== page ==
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The Roman Stoics: Seneca and Epictetus

Among the ancient philosophers, the Roman Stoics are perhaps most concerned with bringing philosophy down to earth, and treating it as something that ought to be lived. The central role of doing philosophy is to take care of oneself, and to reflect on how best to live a life that is worth living. The strong comeback that Stoicism has made in the past twenty years or so is mainly grounded in a short period of the early Roman Empire (30–180 CE), and is due to the work of only a few philosophers. We will focus our study on Seneca and Epictetus, with occasional glances at Marcus Aurelius, Musionus Rufus, and the original Athenian Stoics.

As they contrast widely in terms of their education, wealth, and status, Seneca and Epictetus strikingly exemplify the essential Stoic idea that practical moral questions and reflections on one’s life concern anyone. In our thematic sessions, we read and discuss a range of exemplary passages from the works of Seneca (e.g., from On Anger) and Epictetus (e.g., from the Discourses). We will explore to what extent, and in what ways, philosophy matters for our everyday lives.

Date created:

2019-10-07 12:18
Course type: 

Resources for this course

Displaying 1 - 19 of 19
Type Resource Description People Full details
Document Stoicism: Early, Middle, Late, and New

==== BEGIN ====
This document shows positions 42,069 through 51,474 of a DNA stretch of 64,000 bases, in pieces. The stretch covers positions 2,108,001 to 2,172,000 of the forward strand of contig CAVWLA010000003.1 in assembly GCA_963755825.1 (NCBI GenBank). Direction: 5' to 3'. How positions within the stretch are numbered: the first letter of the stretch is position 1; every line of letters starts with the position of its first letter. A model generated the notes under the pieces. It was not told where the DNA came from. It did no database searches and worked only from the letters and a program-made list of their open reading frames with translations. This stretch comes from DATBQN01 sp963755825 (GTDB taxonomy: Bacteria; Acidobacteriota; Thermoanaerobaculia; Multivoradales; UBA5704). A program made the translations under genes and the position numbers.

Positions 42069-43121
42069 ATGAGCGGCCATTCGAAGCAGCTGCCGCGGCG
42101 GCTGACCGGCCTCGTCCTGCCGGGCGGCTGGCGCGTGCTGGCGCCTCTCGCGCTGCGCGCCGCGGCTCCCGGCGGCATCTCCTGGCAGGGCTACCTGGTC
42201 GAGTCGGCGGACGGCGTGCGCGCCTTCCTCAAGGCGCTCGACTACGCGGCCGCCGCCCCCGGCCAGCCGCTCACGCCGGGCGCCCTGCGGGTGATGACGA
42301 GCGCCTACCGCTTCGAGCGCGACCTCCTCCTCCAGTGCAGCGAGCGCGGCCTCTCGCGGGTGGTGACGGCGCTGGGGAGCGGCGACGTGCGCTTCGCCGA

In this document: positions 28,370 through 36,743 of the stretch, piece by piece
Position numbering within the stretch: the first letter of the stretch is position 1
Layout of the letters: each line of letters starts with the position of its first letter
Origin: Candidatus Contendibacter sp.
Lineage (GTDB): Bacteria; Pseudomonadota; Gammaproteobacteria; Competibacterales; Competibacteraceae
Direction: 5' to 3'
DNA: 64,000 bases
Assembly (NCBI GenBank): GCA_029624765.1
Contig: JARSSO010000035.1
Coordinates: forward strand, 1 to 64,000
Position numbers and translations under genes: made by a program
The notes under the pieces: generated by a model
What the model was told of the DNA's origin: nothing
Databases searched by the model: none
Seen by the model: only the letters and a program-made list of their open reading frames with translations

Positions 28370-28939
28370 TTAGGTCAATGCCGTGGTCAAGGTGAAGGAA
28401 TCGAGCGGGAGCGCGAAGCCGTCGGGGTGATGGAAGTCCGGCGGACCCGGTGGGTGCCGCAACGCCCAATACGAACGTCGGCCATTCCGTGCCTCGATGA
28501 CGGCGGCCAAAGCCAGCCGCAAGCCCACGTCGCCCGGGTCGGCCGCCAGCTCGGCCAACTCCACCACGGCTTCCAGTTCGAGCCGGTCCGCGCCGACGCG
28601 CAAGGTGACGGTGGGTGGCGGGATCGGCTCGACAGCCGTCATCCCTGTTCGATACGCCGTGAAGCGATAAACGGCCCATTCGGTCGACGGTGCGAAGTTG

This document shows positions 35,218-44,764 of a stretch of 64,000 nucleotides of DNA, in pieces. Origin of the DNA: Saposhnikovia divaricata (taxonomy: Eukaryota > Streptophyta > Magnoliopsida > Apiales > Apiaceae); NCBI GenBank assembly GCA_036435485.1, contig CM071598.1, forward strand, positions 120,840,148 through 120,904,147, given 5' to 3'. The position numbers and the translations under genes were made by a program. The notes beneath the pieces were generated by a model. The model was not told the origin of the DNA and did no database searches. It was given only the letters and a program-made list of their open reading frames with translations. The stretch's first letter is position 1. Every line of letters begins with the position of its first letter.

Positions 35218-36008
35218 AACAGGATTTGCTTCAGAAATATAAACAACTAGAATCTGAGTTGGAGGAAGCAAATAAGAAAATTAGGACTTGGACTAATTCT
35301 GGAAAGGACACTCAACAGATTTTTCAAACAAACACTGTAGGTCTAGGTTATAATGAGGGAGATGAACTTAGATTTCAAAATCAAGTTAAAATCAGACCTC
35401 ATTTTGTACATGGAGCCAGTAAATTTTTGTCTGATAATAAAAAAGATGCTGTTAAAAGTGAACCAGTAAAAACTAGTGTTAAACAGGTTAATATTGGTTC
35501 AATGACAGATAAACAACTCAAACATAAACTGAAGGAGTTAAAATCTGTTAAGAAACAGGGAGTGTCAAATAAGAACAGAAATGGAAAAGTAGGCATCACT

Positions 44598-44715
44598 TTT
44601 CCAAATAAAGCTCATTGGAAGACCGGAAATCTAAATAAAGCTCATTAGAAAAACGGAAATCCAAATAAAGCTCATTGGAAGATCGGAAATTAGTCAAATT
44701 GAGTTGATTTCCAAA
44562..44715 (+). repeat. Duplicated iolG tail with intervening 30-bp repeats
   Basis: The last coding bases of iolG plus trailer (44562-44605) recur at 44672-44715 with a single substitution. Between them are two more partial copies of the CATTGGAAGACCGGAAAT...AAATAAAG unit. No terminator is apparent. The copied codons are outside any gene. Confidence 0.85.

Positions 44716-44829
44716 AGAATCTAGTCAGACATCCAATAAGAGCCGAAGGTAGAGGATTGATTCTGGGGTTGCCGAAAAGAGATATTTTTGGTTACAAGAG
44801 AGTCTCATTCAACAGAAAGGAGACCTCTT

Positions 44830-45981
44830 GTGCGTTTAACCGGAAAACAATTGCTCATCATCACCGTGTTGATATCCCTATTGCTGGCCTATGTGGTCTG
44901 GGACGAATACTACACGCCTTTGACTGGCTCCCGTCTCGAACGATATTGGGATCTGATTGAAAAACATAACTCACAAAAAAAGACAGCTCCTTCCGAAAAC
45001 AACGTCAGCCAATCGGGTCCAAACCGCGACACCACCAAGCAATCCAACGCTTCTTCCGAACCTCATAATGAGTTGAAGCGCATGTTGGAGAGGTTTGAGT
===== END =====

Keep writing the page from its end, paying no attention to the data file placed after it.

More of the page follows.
The handout for the first session.

Peter Wyss
Document Coursework 1

Questions for the readings for the second meeting.

Peter Wyss
Document Willing the Good: Agathon and Prohairesis

The handout from the third session.

Peter Wyss
Document Seneca's 'One the Happy Life' (De Vita Beata)

The handout from the second session.

Peter Wyss
Document How to Keep One's Cool

The notes from the fourth meeting.

Peter Wyss
Document Passions and 'Passions'

Further notes from the fourth session.

Peter Wyss
Document Coursework 4

Leading questions and some backgrund for the fifth set of readings.

Peter Wyss
Document Coursework 3

Some questions and information for the fourth readings.

Peter Wyss
Document Impressions, Grasps, and Preconceptions

The notes from the fifth meeting.

Peter Wyss
Document Coursework 5

Some leading questions for the readings for the sixth session.

Peter Wyss
Document Fate and Providence

From the sixth meeting: sketch of Stoic physics and notes on fat-ing.

Peter Wyss
Document Coursework 6

A range of questions for the readings for the seventh session.

Peter Wyss
Document Playing One's Cosmic Role

Afterhoughts and notes for the seventh meeting.

Peter Wyss
Document Coursework 7

Some questions about the readings for the eighth meeting.

Peter Wyss
Document Coursework 8

A few leadings questions for the readings of the ninth session.

Peter Wyss
Document Cosmic Love and Friendship

The notes from our eighth session: oikeiosis, philia, and cosmopolitanism.

Peter Wyss
Document Epictetus on God: Extracts

The passages on God from Epictetus.

Peter Wyss
Document Leaving the Festival

The notes from our ninth session on death, life, and God.

Peter Wyss
Document 'How I Long to See a Stoic!'

The notes from the final session on Stoic pedagogy.

Peter Wyss